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  1.  16
    Contesting the Equivalency of Continuous Sedation Until Death and Physician-Assisted Suicide/Euthanasia: A Commentary on LiPuma.Joseph A. Raho & Guido Miccinesi - 2015 - Journal of Medicine and Philosophy 40 (5):529-553.
    Patients who are imminently dying sometimes experience symptoms refractory to traditional palliative interventions, and in rare cases, continuous sedation is offered. Samuel H. LiPuma, in a recent article in this Journal, argues that continuous sedation until death is equivalent to physician-assisted suicide/euthanasia based on a higher brain neocortical definition of death. We contest his position that continuous sedation involves killing and offer four objections to the equivalency thesis. First, sedation practices are proportional in a way that physician-assisted suicide/euthanasia is not. (...)
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  2.  3
    A Profession Without Expertise? Professionalization in Reverse.Joseph A. Raho & James A. Hynds - 2020 - American Journal of Bioethics 20 (3):44-46.
    Volume 20, Issue 3, March 2020, Page 44-46.
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  3.  4
    “If an Acute Event Occurs, What Should We Do?” Diverse Ethical Approaches to Decision-Making in the ICU.Federico Nicoli, Paul Cummins, Joseph A. Raho, Rouven Porz, Giulio Minoja & Mario Picozzi - 2019 - Medicine, Health Care and Philosophy 22 (3):475-486.
    The aim of this paper is to analyze an Intensive Care Unit case that required ethics consultation at a University Hospital in Northern Italy. After the case was resolved, a retrospective ethical analysis was performed by four clinical ethicists who work in different healthcare contexts. Each ethicist used a different method to analyze the case; the four general approaches provide insight into how these ethicists conduct ethics consultations at their respective hospitals. Concluding remarks examine the similarities and differences among the (...)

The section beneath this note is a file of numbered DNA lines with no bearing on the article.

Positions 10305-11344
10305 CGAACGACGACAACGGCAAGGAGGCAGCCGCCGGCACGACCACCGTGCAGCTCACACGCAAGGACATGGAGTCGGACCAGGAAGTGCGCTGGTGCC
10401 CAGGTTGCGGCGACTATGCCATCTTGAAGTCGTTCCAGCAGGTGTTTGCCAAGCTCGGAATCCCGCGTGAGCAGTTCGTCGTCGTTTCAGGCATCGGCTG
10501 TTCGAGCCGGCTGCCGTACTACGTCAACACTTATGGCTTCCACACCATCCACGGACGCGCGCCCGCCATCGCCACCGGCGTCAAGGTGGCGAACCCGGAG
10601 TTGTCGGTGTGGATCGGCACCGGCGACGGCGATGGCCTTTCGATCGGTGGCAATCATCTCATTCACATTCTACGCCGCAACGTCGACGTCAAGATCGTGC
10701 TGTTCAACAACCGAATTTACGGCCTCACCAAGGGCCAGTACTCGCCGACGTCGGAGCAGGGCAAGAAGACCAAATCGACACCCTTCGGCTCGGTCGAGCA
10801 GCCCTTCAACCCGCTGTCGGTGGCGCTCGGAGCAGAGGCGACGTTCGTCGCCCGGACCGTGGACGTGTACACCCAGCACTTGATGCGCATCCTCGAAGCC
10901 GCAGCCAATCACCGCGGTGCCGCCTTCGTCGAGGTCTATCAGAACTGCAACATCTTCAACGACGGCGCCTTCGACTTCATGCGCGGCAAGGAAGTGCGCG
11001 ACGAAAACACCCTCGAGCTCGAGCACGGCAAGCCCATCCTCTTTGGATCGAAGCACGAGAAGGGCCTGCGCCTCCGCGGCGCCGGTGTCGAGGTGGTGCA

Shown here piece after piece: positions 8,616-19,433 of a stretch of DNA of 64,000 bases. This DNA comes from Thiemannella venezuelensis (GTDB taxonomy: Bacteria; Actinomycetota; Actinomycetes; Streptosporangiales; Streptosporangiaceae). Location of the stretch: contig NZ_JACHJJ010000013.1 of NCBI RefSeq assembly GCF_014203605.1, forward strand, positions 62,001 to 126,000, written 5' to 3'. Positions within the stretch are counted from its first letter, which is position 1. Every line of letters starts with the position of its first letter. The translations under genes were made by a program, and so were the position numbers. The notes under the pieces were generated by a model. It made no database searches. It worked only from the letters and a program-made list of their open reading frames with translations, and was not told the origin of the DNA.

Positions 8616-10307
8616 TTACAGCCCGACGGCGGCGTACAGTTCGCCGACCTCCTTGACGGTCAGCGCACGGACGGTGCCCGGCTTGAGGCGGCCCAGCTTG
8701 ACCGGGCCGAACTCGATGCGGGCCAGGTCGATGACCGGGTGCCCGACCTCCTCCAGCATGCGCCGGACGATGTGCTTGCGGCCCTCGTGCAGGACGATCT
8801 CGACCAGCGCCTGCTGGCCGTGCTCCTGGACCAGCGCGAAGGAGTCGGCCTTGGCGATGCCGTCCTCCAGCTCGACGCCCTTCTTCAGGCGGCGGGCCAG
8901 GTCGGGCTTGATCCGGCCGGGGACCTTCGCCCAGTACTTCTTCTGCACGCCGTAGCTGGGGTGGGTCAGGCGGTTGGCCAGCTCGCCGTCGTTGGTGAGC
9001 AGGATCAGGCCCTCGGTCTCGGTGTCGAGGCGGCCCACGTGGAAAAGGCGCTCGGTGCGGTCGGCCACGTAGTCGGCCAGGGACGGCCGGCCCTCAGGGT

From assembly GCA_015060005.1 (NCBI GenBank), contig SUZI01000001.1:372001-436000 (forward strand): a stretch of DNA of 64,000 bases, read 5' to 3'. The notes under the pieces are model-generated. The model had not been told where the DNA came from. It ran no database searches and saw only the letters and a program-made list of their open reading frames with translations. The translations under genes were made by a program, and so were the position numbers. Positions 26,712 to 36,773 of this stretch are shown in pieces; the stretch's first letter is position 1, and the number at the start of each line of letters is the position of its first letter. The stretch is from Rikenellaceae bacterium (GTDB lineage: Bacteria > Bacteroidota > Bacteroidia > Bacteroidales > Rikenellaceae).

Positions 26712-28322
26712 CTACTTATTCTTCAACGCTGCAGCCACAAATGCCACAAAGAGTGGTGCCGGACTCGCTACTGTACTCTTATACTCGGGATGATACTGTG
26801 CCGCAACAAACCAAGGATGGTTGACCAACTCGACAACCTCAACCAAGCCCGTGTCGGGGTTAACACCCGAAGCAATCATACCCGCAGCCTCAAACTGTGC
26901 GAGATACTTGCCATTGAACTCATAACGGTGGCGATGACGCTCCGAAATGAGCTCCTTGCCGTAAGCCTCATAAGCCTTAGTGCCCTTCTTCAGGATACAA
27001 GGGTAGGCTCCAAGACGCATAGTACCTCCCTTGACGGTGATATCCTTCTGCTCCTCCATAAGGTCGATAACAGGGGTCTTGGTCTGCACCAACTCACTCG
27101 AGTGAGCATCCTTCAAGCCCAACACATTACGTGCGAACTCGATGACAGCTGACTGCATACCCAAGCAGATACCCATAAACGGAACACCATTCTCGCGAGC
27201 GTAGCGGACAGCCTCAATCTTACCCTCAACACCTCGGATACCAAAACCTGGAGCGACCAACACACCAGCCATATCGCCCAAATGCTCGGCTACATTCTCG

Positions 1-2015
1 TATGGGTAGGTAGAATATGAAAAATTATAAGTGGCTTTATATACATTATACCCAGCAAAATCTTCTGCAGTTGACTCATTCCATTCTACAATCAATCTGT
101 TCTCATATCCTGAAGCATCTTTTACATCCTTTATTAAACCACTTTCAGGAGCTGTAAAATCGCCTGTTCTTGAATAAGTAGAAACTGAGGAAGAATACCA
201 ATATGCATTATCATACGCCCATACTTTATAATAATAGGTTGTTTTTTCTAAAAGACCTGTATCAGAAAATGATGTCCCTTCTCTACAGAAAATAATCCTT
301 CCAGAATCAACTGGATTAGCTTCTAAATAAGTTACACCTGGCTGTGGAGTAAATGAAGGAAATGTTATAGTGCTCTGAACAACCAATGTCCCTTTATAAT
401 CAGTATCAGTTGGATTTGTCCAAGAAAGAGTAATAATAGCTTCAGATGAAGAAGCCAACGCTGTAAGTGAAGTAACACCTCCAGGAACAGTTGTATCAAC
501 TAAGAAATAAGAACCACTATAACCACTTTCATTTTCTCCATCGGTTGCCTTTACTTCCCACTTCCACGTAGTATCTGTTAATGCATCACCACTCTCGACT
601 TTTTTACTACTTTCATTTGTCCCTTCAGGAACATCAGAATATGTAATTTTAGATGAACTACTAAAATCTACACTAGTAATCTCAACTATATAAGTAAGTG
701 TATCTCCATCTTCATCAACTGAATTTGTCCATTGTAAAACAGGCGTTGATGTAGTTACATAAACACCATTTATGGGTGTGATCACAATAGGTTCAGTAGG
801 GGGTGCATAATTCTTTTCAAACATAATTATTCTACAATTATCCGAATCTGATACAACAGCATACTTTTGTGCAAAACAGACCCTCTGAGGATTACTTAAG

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  4.  4
    Ethics of Organ Procurement From the Unrepresented Patient Population.Joseph A. Raho, Katherine Brown-Saltzman, Stanley G. Korenman, Fredda Weiss, David Orentlicher, James A. Lin, Elisa A. Moreno, Kikanza Nuri-Robins, Andrea Stein, Karen E. Schnell, Allison L. Diamant & Irwin K. Weiss - 2019 - Journal of Medical Ethics 45 (11):751-754.
    The shortage of organs for transplantation by its nature prompts ethical dilemmas. For example, although there is an imperative to save human life and reduce suffering by maximising the supply of vital organs, there is an equally important obligation to ensure that the process by which we increase the supply respects the rights of all stakeholders. In a relatively unexamined practice in the USA, organs are procured from unrepresented decedents without their express consent. Unrepresented decedents have no known healthcare wishes (...)
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